Thursday, April 7, 2011

G is For Guild

In the city, depending on the time frame, guilds are very powerful entities in and of themselves. They can often control whole swathes of the trade industry that they are tied to. They control the training, the secrets, and the access to the finer materials that each guild is known for.

But how does that tie into gaming?

In Paizo's evolution of the 3.5 engine, Pathfinder, the very name itself is that of a group of adventurers that seek to share knowledge and information about the world around them.

Sometimes the Guild membership has enough perks that players seek it out. Other times the players are either just so good at their job or just so independent, that they balk at the idea of joining a guild. The most famous type of area for guilds this shows up for is Thieves Guilds. For example, the Twain, Fafrd and Gray Mouser, are independents who have crushed the thieves guild in the past. The Order of the Stick has it's own member, Haley, who is a former member who went off to find a bigger and better destiny. In the web comic Weregeek, the latest storyline involves one of the rogue characters who is not a member of the local thieves guild.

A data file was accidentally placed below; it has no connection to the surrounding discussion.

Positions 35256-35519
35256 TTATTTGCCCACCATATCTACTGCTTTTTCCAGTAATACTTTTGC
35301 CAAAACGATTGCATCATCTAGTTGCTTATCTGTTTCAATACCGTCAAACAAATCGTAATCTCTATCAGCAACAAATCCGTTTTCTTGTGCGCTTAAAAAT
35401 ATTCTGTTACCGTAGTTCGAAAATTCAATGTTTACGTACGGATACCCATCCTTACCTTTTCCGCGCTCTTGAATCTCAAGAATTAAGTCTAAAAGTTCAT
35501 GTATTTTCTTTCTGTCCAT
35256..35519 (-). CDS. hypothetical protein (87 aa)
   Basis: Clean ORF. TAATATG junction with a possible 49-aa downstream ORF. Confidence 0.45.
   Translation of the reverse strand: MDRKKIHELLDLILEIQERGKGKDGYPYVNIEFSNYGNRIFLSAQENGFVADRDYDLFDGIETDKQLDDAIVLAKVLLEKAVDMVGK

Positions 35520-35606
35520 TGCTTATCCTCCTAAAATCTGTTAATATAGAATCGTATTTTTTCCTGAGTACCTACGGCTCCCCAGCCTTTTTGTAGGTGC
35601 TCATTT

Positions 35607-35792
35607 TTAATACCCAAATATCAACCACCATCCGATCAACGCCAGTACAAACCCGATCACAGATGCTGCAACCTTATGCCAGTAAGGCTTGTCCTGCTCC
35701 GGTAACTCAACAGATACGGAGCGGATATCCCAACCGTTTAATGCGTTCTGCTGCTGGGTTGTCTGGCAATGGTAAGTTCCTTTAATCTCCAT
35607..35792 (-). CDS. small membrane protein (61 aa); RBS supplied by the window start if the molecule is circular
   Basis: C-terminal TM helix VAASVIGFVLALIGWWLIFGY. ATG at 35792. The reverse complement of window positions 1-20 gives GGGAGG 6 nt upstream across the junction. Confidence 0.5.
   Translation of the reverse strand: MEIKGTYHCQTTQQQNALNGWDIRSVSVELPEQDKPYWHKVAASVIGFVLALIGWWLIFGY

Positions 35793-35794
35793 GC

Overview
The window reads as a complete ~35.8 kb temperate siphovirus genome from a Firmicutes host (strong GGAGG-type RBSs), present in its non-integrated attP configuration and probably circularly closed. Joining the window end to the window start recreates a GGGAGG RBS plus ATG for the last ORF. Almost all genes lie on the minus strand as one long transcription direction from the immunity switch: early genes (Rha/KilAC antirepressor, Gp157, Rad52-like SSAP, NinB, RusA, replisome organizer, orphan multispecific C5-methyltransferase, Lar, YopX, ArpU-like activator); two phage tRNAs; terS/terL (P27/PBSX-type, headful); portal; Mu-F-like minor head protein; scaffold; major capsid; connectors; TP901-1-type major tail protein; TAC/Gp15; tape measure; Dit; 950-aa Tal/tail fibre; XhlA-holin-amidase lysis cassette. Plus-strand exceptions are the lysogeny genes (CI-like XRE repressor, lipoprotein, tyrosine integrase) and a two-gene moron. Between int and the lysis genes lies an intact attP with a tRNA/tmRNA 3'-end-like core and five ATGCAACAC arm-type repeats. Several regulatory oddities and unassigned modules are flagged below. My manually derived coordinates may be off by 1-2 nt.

In the Clone Wars animated series, season two had a subtitle of Rise of the Bounty Hunters due to the wide variety of characters and episodes that featured bounty hunters. In the comics that cross over into the same time frame, the Star Wars Omnibus Menance Revealed, showcases Aurra Sing, among others. Aurra Sing is so good that when the bounty hunter guild needs a rogue brought in, they call her.

Guilds, like unions, have their own dues, their own codes, and their own methods of handling things. Players might find themselves working for the a guild or against it. Depending on how tight a guild's control over things are, there might be competition from other guilds that do similar work as one guild seeks to expand at the expense of another's power.